Department of

Chemical Engineering

Designing molecular technology for the 21st century with biology and chemistry

Fall 2011 Seminars

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A Survey of Nanomaterials for Energy Applications

Randy L. Vander Wal
Associate Professor
The Deptartment of Energy and Mineral Engineering
The EMS Energy Institute
The Materials Research Institute
The Pennsylvania State University

Thursday, November 10th
10:00 a.m. - 11:00 a.m.
102 Chemistry Building

With energy at the forefront of the national economy and security energy-directed applications are of particular interest. Not surprisingly, energy and materials are intimately related. Many forms of energy utilization, conversion and storage and generation are dominated by interfacial chemistry. Therein nanomaterials as an interfacial modifier can play a critical role in these processes. Though synthesis of a host of organic and inorganic nanomaterials has been demonstrated, their integration into practical applications remains highly challenging.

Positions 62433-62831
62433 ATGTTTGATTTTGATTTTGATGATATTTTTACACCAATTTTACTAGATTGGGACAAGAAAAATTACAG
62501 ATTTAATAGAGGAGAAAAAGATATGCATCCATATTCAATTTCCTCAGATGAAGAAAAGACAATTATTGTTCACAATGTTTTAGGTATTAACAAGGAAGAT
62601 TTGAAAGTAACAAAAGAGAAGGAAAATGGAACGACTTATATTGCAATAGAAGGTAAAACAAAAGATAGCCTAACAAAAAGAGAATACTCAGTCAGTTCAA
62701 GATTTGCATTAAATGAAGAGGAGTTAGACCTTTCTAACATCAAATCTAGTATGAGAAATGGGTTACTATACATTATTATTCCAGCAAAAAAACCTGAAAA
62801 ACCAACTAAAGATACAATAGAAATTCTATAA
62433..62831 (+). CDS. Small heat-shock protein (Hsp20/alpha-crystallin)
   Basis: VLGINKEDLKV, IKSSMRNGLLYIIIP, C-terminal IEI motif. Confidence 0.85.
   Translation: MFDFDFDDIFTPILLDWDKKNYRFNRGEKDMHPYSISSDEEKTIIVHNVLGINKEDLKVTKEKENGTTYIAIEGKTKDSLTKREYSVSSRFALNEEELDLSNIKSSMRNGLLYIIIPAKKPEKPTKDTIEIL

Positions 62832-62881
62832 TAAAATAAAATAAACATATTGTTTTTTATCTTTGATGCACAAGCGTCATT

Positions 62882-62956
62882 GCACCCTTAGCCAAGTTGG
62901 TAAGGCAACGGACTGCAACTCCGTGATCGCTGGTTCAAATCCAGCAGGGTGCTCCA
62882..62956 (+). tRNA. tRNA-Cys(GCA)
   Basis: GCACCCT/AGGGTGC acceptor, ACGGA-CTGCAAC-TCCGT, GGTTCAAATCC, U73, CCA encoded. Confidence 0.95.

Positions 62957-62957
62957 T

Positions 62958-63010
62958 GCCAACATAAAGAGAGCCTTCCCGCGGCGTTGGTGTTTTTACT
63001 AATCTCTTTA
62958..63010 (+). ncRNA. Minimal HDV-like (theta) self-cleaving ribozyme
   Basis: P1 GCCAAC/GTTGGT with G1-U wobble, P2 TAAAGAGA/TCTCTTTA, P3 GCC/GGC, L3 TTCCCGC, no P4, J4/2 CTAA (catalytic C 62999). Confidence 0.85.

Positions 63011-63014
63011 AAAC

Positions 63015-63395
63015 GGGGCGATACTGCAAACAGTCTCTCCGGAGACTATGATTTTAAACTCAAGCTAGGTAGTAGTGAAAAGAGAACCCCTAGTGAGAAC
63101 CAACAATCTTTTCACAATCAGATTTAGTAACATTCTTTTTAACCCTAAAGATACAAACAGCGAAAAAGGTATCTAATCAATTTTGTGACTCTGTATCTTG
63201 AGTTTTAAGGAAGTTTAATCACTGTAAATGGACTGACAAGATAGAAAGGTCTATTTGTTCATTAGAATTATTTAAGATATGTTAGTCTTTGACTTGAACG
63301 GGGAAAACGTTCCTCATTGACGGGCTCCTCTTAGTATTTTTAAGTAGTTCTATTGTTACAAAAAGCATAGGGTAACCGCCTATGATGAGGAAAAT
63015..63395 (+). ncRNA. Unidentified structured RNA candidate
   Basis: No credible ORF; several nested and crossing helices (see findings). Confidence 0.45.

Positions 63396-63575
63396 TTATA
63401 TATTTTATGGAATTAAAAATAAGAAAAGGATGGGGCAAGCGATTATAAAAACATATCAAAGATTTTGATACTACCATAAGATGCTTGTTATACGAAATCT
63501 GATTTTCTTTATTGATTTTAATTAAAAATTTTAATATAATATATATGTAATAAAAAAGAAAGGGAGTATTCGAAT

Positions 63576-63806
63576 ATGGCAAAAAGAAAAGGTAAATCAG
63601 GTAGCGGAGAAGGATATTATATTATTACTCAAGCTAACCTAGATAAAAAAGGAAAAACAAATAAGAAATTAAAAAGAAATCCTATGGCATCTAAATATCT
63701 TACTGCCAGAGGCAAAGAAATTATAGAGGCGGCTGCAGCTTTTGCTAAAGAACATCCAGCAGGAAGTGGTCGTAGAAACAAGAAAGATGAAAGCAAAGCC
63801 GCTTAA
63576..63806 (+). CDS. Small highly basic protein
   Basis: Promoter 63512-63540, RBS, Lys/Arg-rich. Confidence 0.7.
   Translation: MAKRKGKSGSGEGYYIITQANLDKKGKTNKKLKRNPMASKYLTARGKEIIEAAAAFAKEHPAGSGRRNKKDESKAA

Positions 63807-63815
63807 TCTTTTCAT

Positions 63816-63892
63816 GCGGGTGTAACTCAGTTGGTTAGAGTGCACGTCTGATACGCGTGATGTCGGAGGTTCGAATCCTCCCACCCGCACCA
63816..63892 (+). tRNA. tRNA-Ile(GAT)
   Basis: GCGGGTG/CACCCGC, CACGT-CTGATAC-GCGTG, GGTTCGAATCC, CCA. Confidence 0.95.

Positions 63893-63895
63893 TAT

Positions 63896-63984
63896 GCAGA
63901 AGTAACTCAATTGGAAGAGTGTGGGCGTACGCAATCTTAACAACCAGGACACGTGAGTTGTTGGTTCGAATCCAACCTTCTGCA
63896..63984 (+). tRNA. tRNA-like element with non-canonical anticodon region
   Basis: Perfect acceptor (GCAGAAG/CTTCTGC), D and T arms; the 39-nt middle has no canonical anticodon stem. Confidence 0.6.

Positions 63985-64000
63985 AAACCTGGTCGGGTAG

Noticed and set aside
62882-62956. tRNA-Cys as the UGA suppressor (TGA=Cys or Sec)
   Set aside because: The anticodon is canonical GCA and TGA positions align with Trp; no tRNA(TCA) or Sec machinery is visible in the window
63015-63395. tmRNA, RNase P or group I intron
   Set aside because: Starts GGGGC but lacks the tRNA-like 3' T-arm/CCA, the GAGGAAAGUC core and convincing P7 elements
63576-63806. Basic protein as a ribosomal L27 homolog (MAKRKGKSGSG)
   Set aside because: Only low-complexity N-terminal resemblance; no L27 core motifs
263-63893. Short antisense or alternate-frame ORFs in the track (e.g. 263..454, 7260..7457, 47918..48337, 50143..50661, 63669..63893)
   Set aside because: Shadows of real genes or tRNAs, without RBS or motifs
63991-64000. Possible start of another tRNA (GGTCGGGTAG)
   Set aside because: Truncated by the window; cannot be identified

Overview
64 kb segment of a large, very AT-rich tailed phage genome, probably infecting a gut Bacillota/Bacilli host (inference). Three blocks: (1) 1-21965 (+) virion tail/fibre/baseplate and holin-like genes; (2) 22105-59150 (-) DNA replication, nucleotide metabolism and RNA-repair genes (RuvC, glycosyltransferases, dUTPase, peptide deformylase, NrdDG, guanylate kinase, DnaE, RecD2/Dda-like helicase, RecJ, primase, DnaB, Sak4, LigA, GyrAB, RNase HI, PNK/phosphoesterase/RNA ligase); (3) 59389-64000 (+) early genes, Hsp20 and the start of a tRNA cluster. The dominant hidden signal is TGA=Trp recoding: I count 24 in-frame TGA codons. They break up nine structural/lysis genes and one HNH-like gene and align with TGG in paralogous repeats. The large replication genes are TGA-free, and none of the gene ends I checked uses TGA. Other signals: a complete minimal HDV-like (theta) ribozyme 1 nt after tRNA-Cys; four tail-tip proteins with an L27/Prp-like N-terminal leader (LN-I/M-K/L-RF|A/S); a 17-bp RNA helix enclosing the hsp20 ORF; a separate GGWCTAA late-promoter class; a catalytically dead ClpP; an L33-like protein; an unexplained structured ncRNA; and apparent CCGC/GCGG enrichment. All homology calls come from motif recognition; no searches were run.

This talk will provide an overview of their synthesis, integration and value in energy storage, conservation, transfer, efficiency, control and generation.

Specific energy applications we have explored include the following:

  • Storage: Increased energy density in Li ion batteries and supercapacitors using carbon nanotubes.
  • Efficiency: Reduced friction using nanolubricants between moving parts.
  • Transfer: Improved thermal management using nanofluids in heat transfer applications.
  • Conservation: Lightweight polymeric composites incorporating nanotubes, nanoclays and graphene oxide for vehicle composites.
  • Control: Gas sensors based on nanoscale metal oxide semi-conductors for process control and monitoring.
  • Generation: Catalysts and photocatalysts using nanostructured oxides for accelerated charge transfer and minimal recombination losses.

Highlights in each application will be presented.

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